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Iraq's Sadr Overhauls His Tactics

"The Americans are trying to picture the Mahdi Army as being a tool of Iran," said Karim Abu Ali, a Sadr spokesman in Baghdad. "It is baseless."

Altering such perceptions was part of Sadr's reason for cooperating with the current Baghdad security plan, Obaidi said. Violence now is largely being perpetrated by Sunni insurgents deploying car bombs and suicide attacks.

"We have been accused that we're not cooperating to bring security," Obaidi said. "Now, we've shown that we are not the source of the problems."

Sadr's cooperation with the plan, his aides said, is based partly on political battles over Iraq policy in Washington -- a sign, he believes, that the occupation is in its final stages. His aides say he is open to meeting U.S. politicians who are not part of the Bush administration, particularly those calling for a U.S. withdrawal.

"We are not anti-American. We think the Americans have an important role in rebuilding Iraq, but as companies, not as an army," Obaidi said. "We can open a new channel with the Democrats, even some of the Republicans."

Vow to Weaken Al-Qaeda

Shaibani, Sadr's spokesman in Najaf during the confrontation with U.S. troops in 2004, spent more than two years inside U.S. detention centers. Sidelined from an increasingly sectarian war, he befriended Sunni insurgents instead of killing them, earning a credibility few in Sadr's movement can claim today.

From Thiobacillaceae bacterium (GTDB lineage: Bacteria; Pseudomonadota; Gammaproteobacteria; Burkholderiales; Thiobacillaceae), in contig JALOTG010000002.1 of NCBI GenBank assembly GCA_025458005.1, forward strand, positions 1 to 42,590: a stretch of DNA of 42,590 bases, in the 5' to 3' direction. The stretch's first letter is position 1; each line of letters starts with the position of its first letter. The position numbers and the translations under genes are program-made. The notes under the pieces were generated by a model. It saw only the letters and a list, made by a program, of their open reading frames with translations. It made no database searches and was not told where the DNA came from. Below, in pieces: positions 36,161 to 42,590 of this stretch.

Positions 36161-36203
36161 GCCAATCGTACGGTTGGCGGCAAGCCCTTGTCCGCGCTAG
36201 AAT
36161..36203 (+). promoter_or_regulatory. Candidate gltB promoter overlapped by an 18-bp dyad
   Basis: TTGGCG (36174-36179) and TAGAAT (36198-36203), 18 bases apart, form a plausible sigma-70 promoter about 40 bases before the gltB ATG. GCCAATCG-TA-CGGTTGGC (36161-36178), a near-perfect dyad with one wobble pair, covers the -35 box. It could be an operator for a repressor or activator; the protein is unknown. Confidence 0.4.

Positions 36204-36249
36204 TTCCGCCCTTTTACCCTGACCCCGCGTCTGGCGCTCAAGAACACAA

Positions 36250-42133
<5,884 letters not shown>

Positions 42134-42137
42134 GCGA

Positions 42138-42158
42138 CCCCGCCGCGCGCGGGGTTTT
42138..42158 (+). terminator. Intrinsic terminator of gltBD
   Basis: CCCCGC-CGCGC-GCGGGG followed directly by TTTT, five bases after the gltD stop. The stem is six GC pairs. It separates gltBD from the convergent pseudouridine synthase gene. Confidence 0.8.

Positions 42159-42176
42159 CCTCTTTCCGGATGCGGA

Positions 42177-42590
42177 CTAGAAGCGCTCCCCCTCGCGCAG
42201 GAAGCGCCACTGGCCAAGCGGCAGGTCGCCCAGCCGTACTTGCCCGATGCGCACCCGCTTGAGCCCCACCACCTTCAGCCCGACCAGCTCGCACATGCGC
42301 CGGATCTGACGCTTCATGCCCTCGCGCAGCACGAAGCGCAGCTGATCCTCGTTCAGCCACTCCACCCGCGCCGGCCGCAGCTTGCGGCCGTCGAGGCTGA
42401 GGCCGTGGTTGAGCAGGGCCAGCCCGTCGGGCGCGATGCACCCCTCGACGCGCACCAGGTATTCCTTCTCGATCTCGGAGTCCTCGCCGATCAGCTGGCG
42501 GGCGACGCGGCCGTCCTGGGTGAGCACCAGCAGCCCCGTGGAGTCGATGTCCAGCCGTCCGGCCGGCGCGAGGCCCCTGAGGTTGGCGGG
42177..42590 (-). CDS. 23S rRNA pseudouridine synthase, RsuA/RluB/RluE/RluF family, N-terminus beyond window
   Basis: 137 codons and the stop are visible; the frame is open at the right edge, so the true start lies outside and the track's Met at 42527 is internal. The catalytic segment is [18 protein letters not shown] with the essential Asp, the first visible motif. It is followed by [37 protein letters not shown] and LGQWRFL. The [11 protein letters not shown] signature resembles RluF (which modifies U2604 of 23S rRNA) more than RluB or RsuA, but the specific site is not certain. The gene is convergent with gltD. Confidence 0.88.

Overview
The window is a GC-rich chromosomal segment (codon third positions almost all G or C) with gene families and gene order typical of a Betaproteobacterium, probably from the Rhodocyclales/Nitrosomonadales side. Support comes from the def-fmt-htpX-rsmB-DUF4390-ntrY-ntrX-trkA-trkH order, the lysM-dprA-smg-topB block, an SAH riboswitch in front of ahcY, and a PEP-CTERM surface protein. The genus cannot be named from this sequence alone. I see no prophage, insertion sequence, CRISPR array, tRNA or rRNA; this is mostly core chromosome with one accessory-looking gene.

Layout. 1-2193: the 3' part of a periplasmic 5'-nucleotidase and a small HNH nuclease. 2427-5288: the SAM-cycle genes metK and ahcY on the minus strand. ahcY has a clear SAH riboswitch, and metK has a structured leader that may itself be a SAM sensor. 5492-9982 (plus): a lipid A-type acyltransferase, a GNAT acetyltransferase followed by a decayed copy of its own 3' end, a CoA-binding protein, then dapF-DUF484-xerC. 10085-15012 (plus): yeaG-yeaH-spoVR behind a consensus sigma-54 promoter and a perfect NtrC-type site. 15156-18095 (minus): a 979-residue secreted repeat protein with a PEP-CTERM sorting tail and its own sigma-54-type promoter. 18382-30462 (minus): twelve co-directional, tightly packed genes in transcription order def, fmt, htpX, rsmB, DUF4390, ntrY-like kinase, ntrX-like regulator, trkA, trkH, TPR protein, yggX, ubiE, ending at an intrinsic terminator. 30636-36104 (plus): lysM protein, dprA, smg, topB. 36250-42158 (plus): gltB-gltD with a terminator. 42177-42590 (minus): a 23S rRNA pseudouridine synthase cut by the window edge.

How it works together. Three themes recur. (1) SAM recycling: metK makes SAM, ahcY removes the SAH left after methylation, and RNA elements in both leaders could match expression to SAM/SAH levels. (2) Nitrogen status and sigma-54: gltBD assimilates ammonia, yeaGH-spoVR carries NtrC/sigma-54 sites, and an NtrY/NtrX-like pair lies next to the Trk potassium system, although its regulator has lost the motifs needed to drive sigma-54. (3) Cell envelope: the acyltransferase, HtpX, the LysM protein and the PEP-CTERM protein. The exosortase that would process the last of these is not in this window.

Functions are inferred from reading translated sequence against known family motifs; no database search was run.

Sadr is now dispatching Shaibani to speak with Sunni religious leaders in Syria, Egypt and across the Persian Gulf to seek their help in approaching Sunnis inside Iraq.

Sadr senses an opportunity in recent moves by Sunni insurgent groups to break away from militants influenced by al-Qaeda, and in the threats by the largest Sunni political bloc to leave the government, which opens the possibility for a new cross-sectarian political alliance, his aides said.

If the sectarian war can be stopped, if the Mahdi Army and Sunni insurgent groups can join hands and break al-Qaeda in Iraq, there will be less reason for U.S. forces to stay, said Shaibani, wearing a black dishdasha, a traditional loose-fitting tunic, and clutching a Nokia cellphone during an interview in late April. "The American argument is we can't have a timetable because of al-Qaeda," he said. "So we're going to weaken al-Qaeda for you."

Sadr's political followers have had informal talks with Sunni politicians and insurgent groups in the past month. "We think there is some possibility to have a closer relationship," said Hussein al-Falluji, a legislator in the Iraqi Accordance Front, the largest Sunni political bloc.

Abu Aja Naemi, a commander in the 1920 Revolution Brigades, said Sadr's representatives have had informal discussions with his group.

The Sadrists, like most Sunnis, are against the idea of creating autonomous regions. They share concerns over the fate of the contested oil-rich city of Kirkuk, division of oil revenue and the need for Iraq's constitution to be amended.


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